Last year around this time, I talked about my understanding of the audiences of a century ago. Today, I’d like to expand that a bit by talking about what I’ve learned since then about the places people went to see movies.
My periodization suggests that we are now moving from the “Nickelodeon Era” to the “Silent Classical Period.” So, the nickelodeons are on the way out? What does that mean? And what the heck is a nickelodeon in the first place?
Let’s start by talking about what a nickelodeon isn’t, first. It’s not an arcade lined with peep-show machines like Kinetescopes, nor is it the name of any such device. That sort of movie-viewing was a brief fad in the late-nineteenth century, which rapidly disappeared when camera-and-projection systems were developed by Lumière, Edison, and others. For some time afterward, movies were shown in temporary venues, like World’s Fairs or museums, or at traditional live theaters adapted for the purpose, as with the Théâtre Robert-Houdin of Georges Méliès.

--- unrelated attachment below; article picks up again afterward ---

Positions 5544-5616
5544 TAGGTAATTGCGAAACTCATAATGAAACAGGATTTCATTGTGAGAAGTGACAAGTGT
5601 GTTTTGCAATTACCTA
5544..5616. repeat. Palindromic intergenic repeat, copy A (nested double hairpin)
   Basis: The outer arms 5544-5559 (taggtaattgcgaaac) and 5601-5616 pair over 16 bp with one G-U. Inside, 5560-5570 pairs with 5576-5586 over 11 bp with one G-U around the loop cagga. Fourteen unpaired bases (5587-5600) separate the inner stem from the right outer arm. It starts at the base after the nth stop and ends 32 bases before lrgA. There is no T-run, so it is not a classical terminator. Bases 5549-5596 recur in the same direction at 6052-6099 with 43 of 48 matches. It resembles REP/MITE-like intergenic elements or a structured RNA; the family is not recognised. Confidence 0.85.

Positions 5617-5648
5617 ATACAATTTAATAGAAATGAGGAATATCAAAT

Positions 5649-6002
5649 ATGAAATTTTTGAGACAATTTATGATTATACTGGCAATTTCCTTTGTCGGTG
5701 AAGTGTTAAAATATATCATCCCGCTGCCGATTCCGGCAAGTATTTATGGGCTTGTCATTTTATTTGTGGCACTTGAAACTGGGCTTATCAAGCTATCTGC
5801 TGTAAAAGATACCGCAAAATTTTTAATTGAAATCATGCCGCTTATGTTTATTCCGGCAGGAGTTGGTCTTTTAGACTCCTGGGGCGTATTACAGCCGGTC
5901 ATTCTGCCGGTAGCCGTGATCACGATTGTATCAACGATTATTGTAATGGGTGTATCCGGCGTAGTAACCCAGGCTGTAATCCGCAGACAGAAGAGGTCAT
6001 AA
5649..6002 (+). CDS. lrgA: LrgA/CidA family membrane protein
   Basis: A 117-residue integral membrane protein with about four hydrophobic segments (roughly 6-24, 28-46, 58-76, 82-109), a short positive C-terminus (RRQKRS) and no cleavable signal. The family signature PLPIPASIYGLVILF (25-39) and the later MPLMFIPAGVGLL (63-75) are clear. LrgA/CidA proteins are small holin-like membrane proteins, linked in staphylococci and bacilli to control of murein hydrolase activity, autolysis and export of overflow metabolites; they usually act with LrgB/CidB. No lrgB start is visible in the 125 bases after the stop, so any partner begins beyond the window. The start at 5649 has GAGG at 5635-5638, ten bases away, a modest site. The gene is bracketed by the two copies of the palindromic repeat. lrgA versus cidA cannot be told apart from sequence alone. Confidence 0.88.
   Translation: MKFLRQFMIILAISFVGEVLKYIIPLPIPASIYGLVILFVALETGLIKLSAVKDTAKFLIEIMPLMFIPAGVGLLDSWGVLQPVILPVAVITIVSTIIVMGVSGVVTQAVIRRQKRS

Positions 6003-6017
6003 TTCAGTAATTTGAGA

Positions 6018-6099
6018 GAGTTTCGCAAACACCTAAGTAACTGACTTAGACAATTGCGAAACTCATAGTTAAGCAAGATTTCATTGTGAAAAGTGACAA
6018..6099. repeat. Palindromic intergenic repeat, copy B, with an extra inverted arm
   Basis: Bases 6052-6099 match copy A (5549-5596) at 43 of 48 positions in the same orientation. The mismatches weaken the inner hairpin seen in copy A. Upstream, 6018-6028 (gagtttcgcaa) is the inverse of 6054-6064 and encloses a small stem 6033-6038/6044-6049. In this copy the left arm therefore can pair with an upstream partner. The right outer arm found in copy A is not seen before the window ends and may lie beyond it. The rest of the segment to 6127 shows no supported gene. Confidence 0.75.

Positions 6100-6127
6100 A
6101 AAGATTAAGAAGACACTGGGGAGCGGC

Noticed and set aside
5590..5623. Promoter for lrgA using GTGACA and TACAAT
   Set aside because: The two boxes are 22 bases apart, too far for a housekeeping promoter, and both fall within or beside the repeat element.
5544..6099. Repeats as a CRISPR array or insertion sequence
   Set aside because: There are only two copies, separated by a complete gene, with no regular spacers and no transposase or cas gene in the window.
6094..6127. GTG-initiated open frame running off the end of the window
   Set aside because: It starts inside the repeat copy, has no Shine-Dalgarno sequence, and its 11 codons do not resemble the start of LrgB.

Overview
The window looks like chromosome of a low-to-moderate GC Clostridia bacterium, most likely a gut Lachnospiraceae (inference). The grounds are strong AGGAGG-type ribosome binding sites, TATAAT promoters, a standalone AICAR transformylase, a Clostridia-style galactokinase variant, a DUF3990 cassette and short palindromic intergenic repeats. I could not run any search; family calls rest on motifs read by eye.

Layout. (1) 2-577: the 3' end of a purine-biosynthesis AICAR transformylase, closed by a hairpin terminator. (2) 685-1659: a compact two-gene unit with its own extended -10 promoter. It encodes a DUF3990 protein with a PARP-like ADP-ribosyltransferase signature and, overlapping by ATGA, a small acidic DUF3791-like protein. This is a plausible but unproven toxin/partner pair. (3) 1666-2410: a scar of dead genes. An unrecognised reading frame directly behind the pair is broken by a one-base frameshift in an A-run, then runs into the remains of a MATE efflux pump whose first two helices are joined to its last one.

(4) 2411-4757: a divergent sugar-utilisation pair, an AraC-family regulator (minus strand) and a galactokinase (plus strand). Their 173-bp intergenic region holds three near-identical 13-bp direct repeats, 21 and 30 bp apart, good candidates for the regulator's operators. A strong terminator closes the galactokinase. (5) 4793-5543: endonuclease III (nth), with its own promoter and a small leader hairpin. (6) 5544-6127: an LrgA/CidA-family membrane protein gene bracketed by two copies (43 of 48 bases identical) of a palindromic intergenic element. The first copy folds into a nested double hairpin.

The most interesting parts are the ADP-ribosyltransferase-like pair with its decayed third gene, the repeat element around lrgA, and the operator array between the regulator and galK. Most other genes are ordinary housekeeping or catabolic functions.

Both of these were somewhat outside the range of the poorer classes, at least as regular entertainment options. So long as the movies were restricted to these kinds of venues, the demand for new material was small enough to be manageable. But the desire to see moving pictures meant that there was a market for anyone who could make them available cheaply. In 1905, John P. Harris decided to convert a small storefront in Philadelphia to a makeshift theater and show movies there for 5 cents. He called his new establishment a “nickelodeon” from the word for a five-cent-piece and an adaptation of the Greek word for “theater” (“odeion”). His business model, and the name, soon caught on as hundreds of small-time exhibitors began opening dime- and nickel-theaters.